Slide Presentations: Sunday, October 31, 2010 |

Robotic Thoracoscopic Heller Myotomy for Achalasia FREE TO VIEW

Barbara J. Tempesta, APRN-BC; Farid Gharagozloo, MD; Eric T. Strother, CSA; Marc Margolis, MD
Author and Funding Information

Washington Institute Of Thoracic And Cardiovascular Surgery, Washington, DC

Chest. 2010;138(4_MeetingAbstracts):716A. doi:10.1378/chest.10516
Text Size: A A A
Published online


PURPOSE: The surgical treatment of achalasia remains controversial. Controversies include open vs. videoscopic approach, laparoscopic vs. thoracoscopic approach, and the need for an antireflux procedure. Laparoscopic Heller myotomy is hampered by the requirement of an added antireflux procedure. Thoracoscopic Heller myotomy does not require an antireflux procedure, but is associated with greater rates of residual achalasia. Robotics by virtue of 3-D visualization and greater maneuverability may facilitate thoracoscopic Heller myotomy.

METHODS: From 12/05 to 9/09, 18 patients underwent robot-assisted thoracoscopic esophageal myotomy for achalasia without an antireflux procedure. Diagnosis of achalasia was confirmed by radiography, endoscopy, and manometry. Patients underwent intraoperative EGD. Robot-assisted myotomy was accomplished through 4 ports in the left chest. Myotomy was extended approximately 1 cm onto the proximal stomach. Success of the myotomy was determined by intraoperative EGD, postoperative contrast radiography, subjective symptom questionnaire, and Viscik grading.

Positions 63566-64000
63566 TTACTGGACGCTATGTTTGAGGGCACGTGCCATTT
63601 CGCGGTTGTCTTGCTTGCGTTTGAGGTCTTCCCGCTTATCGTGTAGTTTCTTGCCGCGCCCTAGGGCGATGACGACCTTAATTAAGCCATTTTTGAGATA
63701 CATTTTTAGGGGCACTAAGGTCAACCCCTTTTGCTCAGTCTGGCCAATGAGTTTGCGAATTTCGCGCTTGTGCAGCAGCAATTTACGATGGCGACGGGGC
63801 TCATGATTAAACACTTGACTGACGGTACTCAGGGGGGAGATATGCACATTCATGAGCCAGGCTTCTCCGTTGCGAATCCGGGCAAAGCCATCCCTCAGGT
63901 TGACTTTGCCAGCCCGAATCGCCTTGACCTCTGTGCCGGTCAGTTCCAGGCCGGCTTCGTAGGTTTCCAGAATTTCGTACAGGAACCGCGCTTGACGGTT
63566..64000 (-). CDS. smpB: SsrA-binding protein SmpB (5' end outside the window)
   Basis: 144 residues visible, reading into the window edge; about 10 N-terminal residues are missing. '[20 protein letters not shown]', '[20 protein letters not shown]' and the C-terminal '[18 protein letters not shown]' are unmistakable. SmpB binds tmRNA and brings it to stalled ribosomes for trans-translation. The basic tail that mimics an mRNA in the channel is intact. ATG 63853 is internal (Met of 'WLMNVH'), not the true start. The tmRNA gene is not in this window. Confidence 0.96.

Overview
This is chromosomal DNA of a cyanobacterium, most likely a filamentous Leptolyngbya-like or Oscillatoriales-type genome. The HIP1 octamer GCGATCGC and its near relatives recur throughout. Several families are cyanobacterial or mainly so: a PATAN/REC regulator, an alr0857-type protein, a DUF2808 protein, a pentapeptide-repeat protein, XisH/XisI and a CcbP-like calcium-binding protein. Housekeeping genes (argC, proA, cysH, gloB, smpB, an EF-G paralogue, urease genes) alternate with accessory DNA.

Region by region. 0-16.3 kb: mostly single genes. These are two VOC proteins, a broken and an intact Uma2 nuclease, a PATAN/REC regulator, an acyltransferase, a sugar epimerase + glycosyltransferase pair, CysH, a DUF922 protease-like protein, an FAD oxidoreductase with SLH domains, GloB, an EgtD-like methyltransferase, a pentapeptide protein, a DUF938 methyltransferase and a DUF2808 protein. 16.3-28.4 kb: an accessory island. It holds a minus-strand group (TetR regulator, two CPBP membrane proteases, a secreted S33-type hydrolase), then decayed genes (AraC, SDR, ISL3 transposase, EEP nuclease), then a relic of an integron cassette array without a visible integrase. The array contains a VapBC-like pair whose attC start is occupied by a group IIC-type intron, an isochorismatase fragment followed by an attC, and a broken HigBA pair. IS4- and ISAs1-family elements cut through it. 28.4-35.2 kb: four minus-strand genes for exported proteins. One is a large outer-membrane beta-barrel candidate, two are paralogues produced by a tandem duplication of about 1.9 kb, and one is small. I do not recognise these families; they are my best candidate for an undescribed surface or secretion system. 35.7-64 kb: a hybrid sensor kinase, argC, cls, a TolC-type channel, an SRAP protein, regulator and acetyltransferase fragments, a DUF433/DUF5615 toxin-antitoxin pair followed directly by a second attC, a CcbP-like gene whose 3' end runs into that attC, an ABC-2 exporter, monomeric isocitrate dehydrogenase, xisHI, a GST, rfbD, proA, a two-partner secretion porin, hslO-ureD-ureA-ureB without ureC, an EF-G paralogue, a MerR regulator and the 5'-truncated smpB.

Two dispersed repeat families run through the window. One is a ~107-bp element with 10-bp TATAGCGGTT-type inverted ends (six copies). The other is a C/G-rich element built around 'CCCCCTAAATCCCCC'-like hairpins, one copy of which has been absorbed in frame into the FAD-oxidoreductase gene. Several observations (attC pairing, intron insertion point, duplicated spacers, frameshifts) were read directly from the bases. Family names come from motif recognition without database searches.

RESULTS: There were 5 men and 13 women. 10/18 (55%) patients had undergone botulinum toxin injection. There were no mucosal injuries or conversion to a thoracotomy. Median hospitalization was 3 days. All patients reported improvement in dysphagia. Symptom relief was graded as: 12 Viscik I = 16 patients, Viscik II = 2 patients. 10/18 patients reported symptoms which mimicked reflux but were not associated with objective reflux. Objectively proven gastroesophageal reflux was seen in 1 patient.

CONCLUSION: The surgical robot facilitates thoracoscopic Heller myotomy.

CLINICAL IMPLICATIONS: Although greater experience is needed, the preliminary results of this study suggest that robot-assisted thoracoscopic Heller myotomy without an antireflux procedure may represent an excellent alternative to laparoscopic myotomy with an antireflux procedure.

DISCLOSURE: Barbara Tempesta, No Financial Disclosure Information; No Product/Research Disclosure Information

09:45 AM - 11:00 AM




Citing articles are presented as examples only. In non-demo SCM6 implementation, integration with CrossRef’s "Cited By" API will populate this tab (http://www.crossref.org/citedby.html).

Some tools below are only available to our subscribers or users with an online account.

Related Content

Customize your page view by dragging & repositioning the boxes below.

CHEST Journal Articles
PubMed Articles
  • CHEST Journal
    Print ISSN: 0012-3692
    Online ISSN: 1931-3543